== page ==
What is genital herpes?
Genital herpes is a sexually transmitted disease caused by the
herpes simplex viruses (HSV) type 1 and type 2. Most genital herpes
is caused by HSV type 2.
Most people have no or minimal symptoms from HSV-1 or HSV-2
infection. When symptoms do occur, they usually appear as one or
more blisters on or around the genitals or rectum. The blisters
break, leaving ulcers or tender sores that may take up to four
weeks to heal. Typically, another outbreak can appear weeks or
Although the infection can stay in the body forever, the number
of outbreaks usually decreases over a period of years. You can pass
genital herpes to someone else even when you experience no
How common is genital herpes?
About 45 million Americans, age 12 and older have genital
herpes. Its estimated that up to one million people become
infected each year. Genital Herpes (HSV-2) is more common in women
How can I get genital herpes?
Herpes is a virus that can be...
What causes fever blisters?
A fever blister located on the lips, mouth, and face is usually caused by the highly contagious herpes simplex type 1 virus. Only a small number are caused by herpes simplex type 2, the type usually associated with genital lesions.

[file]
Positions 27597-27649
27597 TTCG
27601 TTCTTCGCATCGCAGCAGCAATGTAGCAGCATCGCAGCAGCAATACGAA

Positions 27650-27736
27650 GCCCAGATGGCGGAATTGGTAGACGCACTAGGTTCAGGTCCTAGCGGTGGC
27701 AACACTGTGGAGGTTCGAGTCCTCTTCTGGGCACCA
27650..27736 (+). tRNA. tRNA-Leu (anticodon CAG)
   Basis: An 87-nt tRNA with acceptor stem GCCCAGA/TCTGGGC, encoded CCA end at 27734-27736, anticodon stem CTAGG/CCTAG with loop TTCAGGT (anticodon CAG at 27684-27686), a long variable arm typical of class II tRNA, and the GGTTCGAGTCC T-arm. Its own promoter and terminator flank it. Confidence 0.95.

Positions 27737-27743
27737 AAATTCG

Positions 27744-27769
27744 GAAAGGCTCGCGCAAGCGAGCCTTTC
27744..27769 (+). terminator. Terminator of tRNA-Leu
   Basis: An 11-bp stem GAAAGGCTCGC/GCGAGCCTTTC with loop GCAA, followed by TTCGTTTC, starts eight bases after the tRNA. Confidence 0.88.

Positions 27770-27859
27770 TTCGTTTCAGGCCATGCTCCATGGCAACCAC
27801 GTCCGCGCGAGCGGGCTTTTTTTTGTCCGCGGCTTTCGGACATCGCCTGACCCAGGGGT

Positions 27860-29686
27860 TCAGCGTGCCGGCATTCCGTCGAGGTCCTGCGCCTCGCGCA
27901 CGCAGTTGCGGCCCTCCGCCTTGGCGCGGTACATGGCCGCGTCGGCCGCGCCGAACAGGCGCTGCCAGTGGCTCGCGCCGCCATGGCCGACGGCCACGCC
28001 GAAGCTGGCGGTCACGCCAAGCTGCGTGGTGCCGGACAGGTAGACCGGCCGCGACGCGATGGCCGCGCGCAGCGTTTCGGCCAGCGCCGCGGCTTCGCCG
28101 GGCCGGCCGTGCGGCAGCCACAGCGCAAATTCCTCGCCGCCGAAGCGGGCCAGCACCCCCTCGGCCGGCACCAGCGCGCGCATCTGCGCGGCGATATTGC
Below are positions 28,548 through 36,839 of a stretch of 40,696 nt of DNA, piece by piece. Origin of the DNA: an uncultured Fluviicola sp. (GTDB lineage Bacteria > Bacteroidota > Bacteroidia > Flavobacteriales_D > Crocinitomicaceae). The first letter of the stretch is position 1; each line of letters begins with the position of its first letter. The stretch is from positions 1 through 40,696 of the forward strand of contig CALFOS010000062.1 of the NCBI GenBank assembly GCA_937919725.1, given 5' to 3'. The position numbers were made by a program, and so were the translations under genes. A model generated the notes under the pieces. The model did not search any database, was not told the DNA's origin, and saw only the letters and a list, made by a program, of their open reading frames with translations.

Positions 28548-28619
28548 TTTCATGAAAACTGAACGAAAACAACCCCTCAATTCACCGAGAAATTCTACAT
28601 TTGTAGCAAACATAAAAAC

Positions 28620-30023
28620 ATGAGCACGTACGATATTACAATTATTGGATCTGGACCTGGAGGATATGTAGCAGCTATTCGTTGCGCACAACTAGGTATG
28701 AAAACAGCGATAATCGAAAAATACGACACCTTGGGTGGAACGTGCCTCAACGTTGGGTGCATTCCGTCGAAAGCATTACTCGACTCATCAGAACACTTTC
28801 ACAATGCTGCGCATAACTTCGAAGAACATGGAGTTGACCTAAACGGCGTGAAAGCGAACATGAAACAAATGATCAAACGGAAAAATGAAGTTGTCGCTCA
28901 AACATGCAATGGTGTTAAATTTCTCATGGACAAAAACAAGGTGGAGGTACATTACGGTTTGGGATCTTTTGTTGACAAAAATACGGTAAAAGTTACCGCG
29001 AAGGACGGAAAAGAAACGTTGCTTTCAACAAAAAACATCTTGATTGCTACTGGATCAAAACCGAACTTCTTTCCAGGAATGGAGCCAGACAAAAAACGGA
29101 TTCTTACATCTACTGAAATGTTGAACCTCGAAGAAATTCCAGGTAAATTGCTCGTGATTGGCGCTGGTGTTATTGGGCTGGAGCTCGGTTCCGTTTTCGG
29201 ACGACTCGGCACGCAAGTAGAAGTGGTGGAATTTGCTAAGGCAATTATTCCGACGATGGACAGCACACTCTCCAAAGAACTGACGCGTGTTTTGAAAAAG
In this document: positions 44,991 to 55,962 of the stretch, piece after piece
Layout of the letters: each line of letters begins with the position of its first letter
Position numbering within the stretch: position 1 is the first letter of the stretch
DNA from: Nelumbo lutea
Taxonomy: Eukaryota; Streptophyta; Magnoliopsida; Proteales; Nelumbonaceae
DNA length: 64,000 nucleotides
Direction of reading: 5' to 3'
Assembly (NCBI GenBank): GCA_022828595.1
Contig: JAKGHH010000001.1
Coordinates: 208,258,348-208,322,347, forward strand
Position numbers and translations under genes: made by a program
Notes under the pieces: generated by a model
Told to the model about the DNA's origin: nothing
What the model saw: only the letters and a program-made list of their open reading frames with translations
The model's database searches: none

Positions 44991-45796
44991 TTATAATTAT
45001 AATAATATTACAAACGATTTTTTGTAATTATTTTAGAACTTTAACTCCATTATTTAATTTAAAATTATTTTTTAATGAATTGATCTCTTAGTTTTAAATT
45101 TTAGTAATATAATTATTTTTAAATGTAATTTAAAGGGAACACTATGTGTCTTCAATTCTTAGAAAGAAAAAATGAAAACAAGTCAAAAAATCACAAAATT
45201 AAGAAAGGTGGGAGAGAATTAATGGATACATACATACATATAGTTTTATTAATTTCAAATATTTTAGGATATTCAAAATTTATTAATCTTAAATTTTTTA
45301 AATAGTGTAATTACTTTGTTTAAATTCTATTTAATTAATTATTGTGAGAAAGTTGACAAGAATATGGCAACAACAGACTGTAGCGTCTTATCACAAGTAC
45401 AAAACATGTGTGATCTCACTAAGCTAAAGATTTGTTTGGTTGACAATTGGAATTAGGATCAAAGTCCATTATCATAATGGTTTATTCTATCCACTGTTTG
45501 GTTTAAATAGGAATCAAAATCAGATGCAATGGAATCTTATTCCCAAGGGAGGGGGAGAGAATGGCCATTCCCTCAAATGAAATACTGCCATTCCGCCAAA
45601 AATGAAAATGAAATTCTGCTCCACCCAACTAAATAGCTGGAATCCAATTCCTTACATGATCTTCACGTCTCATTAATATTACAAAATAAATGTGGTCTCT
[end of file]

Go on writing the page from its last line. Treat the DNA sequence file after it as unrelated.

There is no cure for a fever blister. However, there are medications that will relieve the pain and itchiness, and speed the healing of the blister.
See: Herpes labialis (oral herpes simplex)
<p><strong>What Is Genital Herpes?</strong></p>
<p>Genital herpes is a viral infection characterized by outbreaks of painful sores on the genitals. Most often it spreads through sexual contact. Once infected, a person carries the virus permanently in a latent form in the nerve cells; there is no cure. An initial attack and any recurrences generally last from one to three weeks, after which the infection may go into remission for months or years. Subsequent attacks tend to be less severe, and in about one-third of cases, permanent remission follows the initial outbreak.</p>
<p>Most people with genital herpes have no symptoms. In about one third of those who develop clinical symptoms, permanent remission occurs after the initial attack, most likely due to the ability of the body’s immune system to contain the virus. The remaining two thirds of people with symptoms will suffer additional outbreaks at unpredictable intervals. The first...
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